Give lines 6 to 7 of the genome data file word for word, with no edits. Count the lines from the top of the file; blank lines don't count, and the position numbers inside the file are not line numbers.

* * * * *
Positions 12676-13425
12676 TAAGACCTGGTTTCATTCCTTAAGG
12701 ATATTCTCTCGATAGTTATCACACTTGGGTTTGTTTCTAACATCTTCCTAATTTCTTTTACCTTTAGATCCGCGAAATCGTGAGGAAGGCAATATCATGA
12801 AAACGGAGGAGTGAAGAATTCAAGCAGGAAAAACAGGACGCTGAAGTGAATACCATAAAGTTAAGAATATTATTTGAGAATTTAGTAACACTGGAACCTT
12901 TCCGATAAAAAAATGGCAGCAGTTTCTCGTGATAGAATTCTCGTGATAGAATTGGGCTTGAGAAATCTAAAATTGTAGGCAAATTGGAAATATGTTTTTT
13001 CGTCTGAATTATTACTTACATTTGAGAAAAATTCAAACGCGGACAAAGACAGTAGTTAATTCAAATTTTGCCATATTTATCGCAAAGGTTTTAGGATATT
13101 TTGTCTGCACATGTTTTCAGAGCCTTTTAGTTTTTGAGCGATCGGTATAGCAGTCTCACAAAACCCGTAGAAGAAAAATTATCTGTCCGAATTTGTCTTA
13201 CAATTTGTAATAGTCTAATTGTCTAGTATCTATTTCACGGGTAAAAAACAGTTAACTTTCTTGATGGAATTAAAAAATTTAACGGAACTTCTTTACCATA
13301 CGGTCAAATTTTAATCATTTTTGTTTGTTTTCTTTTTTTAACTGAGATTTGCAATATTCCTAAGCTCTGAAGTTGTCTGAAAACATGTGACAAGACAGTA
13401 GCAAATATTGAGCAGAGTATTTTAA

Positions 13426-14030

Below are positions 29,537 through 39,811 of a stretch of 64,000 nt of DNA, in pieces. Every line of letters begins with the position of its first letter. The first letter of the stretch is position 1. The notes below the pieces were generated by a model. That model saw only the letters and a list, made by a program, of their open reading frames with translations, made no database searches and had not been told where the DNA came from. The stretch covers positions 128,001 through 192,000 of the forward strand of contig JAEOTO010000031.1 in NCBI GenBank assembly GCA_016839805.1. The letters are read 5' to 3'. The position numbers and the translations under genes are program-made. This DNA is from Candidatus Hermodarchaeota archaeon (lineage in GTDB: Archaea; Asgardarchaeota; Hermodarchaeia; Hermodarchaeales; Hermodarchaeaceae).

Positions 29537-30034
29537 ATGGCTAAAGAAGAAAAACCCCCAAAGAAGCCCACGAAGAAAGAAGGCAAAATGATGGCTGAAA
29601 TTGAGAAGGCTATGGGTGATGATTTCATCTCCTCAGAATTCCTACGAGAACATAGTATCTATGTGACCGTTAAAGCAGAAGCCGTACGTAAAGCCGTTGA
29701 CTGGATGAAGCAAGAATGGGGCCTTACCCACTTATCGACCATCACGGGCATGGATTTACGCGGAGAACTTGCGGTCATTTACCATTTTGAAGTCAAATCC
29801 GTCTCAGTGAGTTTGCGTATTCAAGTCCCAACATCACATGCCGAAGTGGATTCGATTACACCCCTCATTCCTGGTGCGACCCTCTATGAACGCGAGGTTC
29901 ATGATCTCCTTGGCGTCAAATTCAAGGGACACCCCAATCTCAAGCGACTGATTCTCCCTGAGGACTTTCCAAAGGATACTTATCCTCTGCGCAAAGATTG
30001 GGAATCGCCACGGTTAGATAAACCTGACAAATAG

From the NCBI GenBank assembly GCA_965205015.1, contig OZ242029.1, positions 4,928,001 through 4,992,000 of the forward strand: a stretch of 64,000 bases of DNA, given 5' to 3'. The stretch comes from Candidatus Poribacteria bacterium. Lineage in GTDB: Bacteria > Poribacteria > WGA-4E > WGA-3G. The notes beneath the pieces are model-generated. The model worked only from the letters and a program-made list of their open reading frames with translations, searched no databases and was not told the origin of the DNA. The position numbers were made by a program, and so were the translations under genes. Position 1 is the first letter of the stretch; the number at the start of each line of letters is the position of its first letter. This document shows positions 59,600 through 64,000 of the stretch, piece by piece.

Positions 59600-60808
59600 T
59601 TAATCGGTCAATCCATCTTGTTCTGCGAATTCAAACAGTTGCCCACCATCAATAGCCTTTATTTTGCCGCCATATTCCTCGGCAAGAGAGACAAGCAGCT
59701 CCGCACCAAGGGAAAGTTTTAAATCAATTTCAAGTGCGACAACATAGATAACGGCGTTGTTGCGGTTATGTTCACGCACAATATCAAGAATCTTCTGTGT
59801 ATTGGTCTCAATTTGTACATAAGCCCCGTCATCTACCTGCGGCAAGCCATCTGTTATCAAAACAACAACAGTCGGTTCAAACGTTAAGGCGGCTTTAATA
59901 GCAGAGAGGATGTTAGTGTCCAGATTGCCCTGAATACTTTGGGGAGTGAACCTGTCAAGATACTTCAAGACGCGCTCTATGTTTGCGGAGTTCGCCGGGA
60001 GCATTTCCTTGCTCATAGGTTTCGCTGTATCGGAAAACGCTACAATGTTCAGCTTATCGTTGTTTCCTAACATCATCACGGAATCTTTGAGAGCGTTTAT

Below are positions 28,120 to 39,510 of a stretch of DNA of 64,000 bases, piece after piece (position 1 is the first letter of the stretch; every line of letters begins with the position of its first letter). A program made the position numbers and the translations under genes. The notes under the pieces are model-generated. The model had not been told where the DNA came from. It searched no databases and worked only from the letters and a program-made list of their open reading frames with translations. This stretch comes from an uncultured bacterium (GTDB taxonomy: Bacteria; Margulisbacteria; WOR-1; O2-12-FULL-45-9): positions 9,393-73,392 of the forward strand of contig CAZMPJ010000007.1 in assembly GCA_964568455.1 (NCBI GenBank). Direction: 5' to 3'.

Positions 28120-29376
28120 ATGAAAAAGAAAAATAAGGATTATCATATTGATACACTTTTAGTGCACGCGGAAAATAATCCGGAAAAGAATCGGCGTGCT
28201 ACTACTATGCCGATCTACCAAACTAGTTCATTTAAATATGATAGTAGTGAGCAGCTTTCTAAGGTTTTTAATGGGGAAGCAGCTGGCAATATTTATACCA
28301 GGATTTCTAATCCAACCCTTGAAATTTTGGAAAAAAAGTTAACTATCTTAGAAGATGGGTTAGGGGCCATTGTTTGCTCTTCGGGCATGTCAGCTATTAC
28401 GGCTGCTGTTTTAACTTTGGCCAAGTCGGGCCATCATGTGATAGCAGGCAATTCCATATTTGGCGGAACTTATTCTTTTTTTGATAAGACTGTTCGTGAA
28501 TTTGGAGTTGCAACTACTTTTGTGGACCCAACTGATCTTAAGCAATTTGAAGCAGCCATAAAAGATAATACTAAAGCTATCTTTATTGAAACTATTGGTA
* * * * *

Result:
13001 CGTCTGAATTATTACTTACATTTGAGAAAAATTCAAACGCGGACAAAGACAGTAGTTAATTCAAATTTTGCCATATTTATCGCAAAGGTTTTAGGATATT
13101 TTGTCTGCACATGTTTTCAGAGCCTTTTAGTTTTTGAGCGATCGGTATAGCAGTCTCACAAAACCCGTAGAAGAAAAATTATCTGTCCGAATTTGTCTTA